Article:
Fear and shame can be devastating and toxic in the long term, warping our emotional coping mechanisms and outlook on life. Many are caught in the mindset that an expert is always needed between them and whatever higher power they want to believe in, when that divine connection can be direct and personal.
It can be frustrating to converse with individuals deathly afraid of making the wrong move—reading the “wrong” thing, believing the wrong thing, picking the wrong religion, modality, guru, or advice; when the real heart of the question should be about why they assume they must give their power 100% away to anything they read, watch, listen to, or follow.
Books can be shut. Videos and podcasts can be paused. Channels can be changed. Browser tabs can be closed. Ideas can (and should) be tested. Friendships, journeys, even thought patterns, can end to make way for new ones.
No one should ever place an external authority, forever and always, over their own feelings, discernment and judgment. Run like hell from anyone who offers to make those decisions on what you should read, hear, watch, and believe in your own life.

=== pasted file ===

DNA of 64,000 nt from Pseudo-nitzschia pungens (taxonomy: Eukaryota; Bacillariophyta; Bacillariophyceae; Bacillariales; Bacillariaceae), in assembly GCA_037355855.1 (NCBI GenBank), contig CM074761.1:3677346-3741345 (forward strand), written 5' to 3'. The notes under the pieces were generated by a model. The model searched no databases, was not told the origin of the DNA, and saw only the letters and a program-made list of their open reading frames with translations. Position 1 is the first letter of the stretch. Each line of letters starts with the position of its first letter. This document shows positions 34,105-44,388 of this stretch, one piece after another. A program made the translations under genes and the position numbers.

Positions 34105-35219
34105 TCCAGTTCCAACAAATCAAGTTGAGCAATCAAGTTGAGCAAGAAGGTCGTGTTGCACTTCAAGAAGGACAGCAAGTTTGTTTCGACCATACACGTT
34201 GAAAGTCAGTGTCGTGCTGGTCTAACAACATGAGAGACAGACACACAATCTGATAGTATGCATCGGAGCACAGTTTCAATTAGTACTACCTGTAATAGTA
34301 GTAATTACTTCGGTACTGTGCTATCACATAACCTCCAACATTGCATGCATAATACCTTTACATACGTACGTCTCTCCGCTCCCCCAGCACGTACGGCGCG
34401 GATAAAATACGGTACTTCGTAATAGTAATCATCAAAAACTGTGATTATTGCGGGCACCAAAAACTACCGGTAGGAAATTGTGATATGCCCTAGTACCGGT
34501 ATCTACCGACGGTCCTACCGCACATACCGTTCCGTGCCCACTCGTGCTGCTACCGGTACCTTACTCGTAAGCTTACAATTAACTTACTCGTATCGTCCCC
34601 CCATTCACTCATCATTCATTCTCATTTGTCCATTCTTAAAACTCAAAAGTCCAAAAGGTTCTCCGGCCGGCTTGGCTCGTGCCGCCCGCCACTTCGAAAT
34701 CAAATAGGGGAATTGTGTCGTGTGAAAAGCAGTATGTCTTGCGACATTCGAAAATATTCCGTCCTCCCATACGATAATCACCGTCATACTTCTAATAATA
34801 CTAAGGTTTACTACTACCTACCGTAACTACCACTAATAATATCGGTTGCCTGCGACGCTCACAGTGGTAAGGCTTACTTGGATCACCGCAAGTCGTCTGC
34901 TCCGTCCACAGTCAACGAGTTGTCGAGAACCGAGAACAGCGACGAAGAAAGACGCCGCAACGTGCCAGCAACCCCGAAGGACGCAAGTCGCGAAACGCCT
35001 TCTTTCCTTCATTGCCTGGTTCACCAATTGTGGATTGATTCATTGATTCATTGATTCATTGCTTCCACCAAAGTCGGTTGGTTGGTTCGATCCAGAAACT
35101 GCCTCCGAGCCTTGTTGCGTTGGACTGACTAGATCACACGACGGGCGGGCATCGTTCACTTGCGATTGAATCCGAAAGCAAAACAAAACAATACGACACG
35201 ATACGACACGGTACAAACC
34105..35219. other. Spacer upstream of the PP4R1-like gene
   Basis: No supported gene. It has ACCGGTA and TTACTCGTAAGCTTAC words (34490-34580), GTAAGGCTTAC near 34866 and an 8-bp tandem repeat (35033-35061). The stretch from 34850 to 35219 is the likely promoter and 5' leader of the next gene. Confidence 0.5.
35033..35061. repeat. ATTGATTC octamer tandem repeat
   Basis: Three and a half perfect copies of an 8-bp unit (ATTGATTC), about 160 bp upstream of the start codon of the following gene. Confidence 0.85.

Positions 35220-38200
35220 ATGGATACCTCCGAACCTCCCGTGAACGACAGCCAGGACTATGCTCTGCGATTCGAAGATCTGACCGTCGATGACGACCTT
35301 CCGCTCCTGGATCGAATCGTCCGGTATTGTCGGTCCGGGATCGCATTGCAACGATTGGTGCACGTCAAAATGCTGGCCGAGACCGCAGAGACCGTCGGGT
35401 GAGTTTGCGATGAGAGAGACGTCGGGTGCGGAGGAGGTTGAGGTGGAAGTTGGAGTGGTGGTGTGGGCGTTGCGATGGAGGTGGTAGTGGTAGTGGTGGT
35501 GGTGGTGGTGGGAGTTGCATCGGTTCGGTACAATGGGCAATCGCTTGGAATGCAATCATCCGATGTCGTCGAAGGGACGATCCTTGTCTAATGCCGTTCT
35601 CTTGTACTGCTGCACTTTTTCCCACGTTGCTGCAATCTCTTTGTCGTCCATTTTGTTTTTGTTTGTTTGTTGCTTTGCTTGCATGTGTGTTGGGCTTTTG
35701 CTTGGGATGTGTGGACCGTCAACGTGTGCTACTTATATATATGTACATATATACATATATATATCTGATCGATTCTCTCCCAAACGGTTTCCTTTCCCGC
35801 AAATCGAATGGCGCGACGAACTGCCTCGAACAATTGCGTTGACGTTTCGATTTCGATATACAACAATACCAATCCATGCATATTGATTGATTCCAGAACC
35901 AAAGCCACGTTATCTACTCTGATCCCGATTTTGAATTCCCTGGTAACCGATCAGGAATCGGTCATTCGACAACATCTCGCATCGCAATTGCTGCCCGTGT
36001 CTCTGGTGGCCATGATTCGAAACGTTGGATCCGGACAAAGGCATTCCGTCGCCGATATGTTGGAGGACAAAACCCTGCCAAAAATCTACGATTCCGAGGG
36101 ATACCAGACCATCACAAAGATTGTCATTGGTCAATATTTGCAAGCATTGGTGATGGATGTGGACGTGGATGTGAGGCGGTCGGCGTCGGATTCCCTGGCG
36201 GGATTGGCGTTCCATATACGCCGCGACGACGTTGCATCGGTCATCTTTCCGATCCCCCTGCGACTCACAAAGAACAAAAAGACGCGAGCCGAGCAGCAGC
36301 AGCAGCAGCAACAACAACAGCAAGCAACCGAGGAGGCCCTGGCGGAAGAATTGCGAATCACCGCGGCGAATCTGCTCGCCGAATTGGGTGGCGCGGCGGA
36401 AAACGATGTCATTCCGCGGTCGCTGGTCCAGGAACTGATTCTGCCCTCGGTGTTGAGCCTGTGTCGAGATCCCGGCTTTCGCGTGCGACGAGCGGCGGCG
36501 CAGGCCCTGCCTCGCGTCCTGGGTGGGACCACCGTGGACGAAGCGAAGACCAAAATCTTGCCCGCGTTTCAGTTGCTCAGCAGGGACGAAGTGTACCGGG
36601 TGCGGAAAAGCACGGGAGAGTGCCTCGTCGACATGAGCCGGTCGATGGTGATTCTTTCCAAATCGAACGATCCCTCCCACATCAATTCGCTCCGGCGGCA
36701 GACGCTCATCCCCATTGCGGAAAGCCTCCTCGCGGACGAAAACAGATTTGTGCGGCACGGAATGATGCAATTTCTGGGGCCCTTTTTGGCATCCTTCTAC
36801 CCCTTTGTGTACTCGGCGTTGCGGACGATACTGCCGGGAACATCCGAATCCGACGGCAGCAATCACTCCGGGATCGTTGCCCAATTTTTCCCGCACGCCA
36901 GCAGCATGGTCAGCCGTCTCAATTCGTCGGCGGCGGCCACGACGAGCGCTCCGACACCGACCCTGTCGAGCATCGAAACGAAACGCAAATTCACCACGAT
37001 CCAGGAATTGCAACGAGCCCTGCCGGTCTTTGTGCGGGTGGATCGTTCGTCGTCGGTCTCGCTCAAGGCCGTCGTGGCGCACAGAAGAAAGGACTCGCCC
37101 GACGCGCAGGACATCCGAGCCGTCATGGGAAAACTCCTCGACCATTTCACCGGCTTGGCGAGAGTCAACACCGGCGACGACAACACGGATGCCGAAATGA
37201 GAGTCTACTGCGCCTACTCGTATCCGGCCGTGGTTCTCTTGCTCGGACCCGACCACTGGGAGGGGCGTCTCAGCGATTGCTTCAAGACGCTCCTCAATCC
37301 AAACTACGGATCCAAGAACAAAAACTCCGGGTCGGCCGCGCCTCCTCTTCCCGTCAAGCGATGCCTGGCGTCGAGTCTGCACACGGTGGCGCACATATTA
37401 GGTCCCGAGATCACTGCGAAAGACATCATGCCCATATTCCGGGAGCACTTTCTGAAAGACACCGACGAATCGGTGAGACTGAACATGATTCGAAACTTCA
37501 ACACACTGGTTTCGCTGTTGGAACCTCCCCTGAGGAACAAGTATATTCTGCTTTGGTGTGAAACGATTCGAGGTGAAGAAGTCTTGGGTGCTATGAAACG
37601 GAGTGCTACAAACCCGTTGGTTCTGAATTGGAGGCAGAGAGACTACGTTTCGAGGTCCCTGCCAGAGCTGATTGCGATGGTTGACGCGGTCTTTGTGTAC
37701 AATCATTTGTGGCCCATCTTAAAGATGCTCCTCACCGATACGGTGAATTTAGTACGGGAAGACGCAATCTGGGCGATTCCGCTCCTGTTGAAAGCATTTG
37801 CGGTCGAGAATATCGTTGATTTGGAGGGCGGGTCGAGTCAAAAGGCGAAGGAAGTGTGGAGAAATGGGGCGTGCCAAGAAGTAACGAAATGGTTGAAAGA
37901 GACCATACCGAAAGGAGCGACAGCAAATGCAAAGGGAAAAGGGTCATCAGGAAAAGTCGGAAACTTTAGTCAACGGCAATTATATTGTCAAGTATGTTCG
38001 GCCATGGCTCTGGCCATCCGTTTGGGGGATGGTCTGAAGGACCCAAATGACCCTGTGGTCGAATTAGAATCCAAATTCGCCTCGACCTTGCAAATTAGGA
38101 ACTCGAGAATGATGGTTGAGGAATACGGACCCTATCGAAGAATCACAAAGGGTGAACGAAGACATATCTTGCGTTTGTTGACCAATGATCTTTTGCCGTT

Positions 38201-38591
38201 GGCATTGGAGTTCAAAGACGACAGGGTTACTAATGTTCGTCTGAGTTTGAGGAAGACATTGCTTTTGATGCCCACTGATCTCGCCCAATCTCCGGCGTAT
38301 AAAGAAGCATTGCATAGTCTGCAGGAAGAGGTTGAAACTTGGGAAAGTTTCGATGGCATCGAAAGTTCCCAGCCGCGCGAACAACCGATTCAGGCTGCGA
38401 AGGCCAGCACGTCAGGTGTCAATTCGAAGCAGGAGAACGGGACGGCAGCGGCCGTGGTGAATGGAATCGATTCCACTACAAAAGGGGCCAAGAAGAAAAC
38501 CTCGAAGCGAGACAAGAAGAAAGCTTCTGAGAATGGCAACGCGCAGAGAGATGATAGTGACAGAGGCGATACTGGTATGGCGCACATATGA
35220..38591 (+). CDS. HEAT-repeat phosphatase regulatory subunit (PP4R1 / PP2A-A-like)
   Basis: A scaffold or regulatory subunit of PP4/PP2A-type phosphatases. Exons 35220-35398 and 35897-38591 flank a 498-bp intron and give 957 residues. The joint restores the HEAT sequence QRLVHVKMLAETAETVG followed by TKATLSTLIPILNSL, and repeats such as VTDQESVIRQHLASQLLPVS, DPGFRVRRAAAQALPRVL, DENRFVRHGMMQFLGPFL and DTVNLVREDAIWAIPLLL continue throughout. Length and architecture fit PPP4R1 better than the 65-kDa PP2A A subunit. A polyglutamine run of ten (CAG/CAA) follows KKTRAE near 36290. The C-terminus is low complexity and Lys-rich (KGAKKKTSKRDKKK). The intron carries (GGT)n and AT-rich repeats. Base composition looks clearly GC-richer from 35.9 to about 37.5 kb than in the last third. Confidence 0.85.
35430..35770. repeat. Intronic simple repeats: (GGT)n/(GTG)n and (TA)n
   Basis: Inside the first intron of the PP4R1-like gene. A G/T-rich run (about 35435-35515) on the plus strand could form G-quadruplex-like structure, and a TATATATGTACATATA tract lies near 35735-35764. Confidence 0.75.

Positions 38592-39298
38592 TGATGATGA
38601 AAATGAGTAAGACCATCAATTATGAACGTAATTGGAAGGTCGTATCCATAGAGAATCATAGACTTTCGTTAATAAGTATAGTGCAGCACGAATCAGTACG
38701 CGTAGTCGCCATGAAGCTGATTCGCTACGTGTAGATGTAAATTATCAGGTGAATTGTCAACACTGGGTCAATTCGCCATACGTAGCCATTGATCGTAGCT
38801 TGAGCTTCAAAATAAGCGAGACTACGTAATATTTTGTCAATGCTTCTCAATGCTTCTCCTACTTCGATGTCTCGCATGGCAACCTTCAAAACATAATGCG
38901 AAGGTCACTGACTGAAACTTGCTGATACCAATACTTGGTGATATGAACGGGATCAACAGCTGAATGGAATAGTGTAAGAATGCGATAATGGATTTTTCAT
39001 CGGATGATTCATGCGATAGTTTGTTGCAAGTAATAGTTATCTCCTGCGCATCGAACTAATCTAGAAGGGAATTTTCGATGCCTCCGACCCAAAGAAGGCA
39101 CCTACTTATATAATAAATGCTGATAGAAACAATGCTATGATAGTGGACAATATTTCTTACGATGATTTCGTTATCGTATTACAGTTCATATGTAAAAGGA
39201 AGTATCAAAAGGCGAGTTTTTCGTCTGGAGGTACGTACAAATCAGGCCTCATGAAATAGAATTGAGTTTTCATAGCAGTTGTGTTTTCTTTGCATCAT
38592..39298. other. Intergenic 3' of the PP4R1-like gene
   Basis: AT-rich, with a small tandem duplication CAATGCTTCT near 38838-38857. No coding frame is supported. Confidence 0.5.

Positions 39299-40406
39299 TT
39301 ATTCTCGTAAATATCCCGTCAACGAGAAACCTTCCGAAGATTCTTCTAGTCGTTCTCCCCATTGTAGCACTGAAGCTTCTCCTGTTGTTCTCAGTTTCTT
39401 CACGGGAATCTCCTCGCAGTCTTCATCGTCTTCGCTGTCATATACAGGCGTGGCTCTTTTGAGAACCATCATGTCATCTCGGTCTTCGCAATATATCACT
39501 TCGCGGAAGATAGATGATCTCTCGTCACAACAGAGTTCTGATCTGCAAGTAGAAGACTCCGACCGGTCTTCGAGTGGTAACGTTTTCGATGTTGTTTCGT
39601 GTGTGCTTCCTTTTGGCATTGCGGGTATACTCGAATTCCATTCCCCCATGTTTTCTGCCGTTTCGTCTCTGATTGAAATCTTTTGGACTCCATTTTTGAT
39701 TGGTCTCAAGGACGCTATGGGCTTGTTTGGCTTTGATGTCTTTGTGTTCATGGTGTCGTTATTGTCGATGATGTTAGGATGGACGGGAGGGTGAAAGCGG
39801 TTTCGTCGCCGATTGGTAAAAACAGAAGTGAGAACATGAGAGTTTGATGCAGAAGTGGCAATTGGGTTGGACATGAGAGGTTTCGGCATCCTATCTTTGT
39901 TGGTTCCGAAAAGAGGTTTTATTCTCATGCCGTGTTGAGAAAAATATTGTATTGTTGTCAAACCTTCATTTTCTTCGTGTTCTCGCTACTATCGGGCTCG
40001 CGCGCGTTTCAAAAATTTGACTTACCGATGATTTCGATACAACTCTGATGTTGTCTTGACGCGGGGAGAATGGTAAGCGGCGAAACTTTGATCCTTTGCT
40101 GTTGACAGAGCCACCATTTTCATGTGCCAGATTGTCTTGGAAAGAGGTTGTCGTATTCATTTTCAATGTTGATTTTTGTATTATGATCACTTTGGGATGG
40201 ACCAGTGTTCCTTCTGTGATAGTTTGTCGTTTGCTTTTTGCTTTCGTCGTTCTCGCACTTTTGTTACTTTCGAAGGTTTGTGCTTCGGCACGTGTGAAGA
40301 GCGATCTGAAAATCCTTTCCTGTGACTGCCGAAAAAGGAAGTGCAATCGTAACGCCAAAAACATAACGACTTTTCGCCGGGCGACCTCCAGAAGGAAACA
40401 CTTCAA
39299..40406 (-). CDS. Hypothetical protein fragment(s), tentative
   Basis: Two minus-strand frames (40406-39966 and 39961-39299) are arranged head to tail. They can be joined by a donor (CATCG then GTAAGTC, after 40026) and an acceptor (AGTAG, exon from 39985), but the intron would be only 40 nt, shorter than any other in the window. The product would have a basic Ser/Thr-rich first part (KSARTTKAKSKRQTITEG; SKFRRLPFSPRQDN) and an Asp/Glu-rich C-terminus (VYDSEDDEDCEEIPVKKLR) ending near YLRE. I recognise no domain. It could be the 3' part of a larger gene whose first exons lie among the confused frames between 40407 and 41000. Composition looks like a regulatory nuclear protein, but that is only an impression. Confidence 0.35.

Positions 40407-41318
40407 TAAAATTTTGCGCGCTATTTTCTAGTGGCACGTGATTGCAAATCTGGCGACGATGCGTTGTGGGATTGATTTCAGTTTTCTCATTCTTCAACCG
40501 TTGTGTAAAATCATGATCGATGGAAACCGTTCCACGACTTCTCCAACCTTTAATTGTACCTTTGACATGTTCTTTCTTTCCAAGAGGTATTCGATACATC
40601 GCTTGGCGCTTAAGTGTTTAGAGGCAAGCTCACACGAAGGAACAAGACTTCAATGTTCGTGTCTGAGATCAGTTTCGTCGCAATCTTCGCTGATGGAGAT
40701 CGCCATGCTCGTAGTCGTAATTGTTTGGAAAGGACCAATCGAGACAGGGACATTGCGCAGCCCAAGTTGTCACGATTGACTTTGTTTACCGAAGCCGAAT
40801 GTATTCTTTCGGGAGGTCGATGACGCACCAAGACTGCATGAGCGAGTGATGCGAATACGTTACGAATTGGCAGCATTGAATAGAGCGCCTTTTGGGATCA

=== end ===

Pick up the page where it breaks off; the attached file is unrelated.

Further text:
So question authority. Read the Kalama Sutta. (Or don’t, you don’t have to do what I say.) Become aware of your conditioning, and rewrite it. Heal your traumas, whether from psychological abuse or enmeshment.
Reclaim what you believe in and make your choices on what is right for you.
If you don’t know what that is, that’s a big sign to work on self-awareness, self-knowledge, and self-trust. It may mean finding yourself, making some mistakes along the way, and forgiving yourself for them.
If you’re placing anything or anyone on a pedestal above you, be wary. And assert your “no” if anyone asks you to do something against your free will and better judgment. This way, fake gurus and the continued exposure of more fake gurus will hardly shake you. It’s the best protection from religious abuse (and any abuse) that I can think of.